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  • INTERNATIONAL

    Religion and violence in Australian-Indigenous history

    • Frank Brennan
    • 26 July 2016
    2 Comments

    The violence at the pastoral frontier of the British colonies here in Australia was all pervasive. 228 years after it commenced, we are still experiencing the after-effects. When I started advocating Aboriginal rights here in Australia almost 40 years ago, the prevailing wisdom was that the missions and missionaries were all bad news. It will come as no surprise that I have always doubted that Aborigines were well rid of religion and the missionaries in all circumstances.

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  • INTERNATIONAL

    Beyond the myth of the rational voter

    • Fatima Measham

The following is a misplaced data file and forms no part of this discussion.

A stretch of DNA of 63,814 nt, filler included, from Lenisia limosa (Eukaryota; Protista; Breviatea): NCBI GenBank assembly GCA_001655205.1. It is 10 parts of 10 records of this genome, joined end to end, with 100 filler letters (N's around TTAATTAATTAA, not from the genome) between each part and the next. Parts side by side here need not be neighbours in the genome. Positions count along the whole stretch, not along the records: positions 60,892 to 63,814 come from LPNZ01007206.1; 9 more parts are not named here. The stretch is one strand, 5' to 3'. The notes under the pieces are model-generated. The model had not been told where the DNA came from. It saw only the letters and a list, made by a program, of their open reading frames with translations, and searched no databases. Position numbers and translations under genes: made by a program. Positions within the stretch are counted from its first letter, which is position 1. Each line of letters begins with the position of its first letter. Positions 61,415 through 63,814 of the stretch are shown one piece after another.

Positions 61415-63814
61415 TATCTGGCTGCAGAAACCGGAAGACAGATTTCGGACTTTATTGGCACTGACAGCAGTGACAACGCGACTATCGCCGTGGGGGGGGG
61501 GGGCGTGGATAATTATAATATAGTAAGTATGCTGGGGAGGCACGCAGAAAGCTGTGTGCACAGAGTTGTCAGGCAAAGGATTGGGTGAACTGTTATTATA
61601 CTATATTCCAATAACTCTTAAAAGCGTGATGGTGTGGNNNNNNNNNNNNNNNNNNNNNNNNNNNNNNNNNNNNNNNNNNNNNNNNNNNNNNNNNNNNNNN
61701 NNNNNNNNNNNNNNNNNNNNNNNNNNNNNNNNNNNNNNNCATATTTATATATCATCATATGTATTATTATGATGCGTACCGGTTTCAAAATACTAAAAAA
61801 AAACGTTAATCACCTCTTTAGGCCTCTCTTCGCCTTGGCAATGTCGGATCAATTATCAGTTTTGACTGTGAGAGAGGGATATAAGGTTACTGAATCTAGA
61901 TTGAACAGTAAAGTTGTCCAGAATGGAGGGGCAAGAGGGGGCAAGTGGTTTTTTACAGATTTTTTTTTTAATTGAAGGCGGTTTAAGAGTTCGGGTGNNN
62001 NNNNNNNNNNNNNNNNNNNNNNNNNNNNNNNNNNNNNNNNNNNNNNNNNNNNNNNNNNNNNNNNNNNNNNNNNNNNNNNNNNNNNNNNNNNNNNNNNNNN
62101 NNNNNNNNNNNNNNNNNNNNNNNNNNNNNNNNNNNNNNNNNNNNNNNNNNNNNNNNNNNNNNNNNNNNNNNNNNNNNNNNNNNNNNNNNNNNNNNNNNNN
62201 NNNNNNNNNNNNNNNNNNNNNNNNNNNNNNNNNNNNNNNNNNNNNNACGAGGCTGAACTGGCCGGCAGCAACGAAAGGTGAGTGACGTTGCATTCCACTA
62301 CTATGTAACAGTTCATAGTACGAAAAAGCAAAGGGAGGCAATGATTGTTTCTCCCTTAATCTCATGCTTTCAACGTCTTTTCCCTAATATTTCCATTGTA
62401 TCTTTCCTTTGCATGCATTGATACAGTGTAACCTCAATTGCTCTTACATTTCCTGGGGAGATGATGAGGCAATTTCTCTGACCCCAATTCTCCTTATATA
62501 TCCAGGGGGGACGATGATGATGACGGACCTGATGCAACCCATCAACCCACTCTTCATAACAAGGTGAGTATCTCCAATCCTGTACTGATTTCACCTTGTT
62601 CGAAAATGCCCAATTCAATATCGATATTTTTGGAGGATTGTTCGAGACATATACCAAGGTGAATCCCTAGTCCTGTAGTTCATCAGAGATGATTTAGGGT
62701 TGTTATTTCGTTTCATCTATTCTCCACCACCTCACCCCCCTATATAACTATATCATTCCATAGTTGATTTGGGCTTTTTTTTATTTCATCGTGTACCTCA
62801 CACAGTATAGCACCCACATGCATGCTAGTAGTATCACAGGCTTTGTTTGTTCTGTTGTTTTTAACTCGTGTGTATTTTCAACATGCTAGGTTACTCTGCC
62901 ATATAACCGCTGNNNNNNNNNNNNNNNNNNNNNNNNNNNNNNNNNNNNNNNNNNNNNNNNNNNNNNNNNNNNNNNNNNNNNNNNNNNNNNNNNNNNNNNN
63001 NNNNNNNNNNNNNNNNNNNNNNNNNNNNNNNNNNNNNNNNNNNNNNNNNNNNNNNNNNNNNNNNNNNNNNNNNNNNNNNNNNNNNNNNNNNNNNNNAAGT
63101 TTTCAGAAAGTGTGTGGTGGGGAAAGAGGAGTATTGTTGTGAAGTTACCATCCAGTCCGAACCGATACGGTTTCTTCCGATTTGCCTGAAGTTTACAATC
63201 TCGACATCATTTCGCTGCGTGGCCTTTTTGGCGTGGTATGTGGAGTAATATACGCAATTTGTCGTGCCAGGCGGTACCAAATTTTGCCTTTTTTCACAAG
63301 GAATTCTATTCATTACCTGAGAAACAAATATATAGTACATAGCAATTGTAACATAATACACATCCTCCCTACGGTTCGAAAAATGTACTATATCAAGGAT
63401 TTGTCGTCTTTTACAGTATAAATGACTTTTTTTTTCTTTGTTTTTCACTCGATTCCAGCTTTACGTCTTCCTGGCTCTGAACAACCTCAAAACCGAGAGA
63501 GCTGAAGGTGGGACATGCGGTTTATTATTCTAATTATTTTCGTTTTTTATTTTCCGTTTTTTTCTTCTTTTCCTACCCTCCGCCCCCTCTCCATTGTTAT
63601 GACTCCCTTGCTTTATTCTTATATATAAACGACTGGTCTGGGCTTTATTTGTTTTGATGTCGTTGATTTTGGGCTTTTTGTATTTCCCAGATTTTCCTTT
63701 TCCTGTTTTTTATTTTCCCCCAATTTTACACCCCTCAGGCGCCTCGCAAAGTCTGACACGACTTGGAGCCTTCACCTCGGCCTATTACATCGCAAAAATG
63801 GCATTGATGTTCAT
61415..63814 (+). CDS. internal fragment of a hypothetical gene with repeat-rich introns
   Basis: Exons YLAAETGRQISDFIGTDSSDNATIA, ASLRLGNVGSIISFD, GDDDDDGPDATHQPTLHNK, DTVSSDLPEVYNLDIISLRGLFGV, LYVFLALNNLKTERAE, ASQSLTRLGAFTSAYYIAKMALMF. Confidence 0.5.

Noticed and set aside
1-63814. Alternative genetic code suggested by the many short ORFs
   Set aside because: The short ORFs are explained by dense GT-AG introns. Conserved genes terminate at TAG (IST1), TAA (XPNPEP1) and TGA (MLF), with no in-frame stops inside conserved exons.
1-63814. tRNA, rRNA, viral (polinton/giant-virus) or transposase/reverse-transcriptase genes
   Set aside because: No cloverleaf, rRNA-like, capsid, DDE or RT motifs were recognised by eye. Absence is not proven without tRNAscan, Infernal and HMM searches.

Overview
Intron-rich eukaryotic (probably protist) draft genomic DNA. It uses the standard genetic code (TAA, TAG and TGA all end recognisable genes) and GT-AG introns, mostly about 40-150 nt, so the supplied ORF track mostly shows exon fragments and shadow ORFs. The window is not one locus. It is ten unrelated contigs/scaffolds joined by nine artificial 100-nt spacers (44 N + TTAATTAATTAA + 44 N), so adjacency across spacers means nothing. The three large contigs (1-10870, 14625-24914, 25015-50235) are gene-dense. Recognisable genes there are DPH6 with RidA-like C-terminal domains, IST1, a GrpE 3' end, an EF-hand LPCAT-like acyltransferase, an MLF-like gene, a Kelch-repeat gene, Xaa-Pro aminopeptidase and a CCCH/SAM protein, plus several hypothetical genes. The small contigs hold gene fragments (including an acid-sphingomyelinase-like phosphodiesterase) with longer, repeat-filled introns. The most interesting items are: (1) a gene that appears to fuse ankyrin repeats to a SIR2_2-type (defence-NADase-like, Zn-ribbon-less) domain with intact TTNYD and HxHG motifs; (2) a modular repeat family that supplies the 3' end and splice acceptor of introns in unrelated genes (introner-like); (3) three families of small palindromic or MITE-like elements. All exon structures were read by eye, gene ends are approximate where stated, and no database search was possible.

• 30 June 2016
    8 Comments

    When the democratic exercise is no longer the aggregate of informed, reasoned choices, but a matter of mood, then the business of persuasion - politics - becomes far less about ideas and more about momentary catharsis. This shifts the function of politicians and government, from leading and dispensing equity to masturbatory aid. Even so, there are questions worth asking. But at whose expense are public moods assuaged? After catharsis, what happens next?

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  • AUSTRALIA

    No 'one size fits all' solutions to youth unemployment

    • Julie Edwards
    • 26 June 2016
    9 Comments

    Both major parties offer 'one size fits all' approaches to youth unemployment. This ignores the huge difference in experiences - and employability - between different categories of young person. Not all have completed high school and live at home in a supportive environment. For young people at risk of homelessness, those experiencing mental illness or substance abuse problems, or those who have had contact with the criminal justice system, the initiatives of both parties simply won't be effective.

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  • AUSTRALIA